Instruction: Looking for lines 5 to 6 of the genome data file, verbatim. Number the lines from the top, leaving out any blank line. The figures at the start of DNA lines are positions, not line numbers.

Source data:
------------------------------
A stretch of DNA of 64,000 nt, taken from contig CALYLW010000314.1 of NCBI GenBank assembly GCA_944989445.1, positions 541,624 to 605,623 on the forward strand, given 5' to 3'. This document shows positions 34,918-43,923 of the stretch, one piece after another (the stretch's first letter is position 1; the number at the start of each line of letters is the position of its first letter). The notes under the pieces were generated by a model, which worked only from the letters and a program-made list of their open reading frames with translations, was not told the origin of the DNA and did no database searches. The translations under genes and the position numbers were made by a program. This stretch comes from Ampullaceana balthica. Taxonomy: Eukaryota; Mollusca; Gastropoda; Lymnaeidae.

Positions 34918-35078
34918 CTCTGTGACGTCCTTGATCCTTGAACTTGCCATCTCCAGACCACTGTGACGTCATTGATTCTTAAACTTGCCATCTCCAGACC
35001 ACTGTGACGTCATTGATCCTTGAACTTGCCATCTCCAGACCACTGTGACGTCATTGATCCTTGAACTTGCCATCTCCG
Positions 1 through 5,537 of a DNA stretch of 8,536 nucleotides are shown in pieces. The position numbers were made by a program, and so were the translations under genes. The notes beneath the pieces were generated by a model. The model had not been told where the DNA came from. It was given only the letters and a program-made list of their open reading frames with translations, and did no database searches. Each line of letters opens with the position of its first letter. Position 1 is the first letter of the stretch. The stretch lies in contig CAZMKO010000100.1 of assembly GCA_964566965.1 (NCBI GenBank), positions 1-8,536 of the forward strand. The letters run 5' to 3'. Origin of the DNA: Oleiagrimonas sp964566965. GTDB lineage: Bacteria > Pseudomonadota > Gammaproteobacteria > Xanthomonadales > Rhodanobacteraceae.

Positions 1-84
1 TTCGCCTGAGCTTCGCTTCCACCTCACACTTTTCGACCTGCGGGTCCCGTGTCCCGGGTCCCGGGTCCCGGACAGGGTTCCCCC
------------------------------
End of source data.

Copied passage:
Positions 1 through 5,537 of a DNA stretch of 8,536 nucleotides are shown in pieces. The position numbers were made by a program, and so were the translations under genes. The notes beneath the pieces were generated by a model. The model had not been told where the DNA came from. It was given only the letters and a program-made list of their open reading frames with translations, and did no database searches. Each line of letters opens with the position of its first letter. Position 1 is the first letter of the stretch. The stretch lies in contig CAZMKO010000100.1 of assembly GCA_964566965.1 (NCBI GenBank), positions 1-8,536 of the forward strand. The letters run 5' to 3'. Origin of the DNA: Oleiagrimonas sp964566965. GTDB lineage: Bacteria > Pseudomonadota > Gammaproteobacteria > Xanthomonadales > Rhodanobacteraceae.

Positions 1-84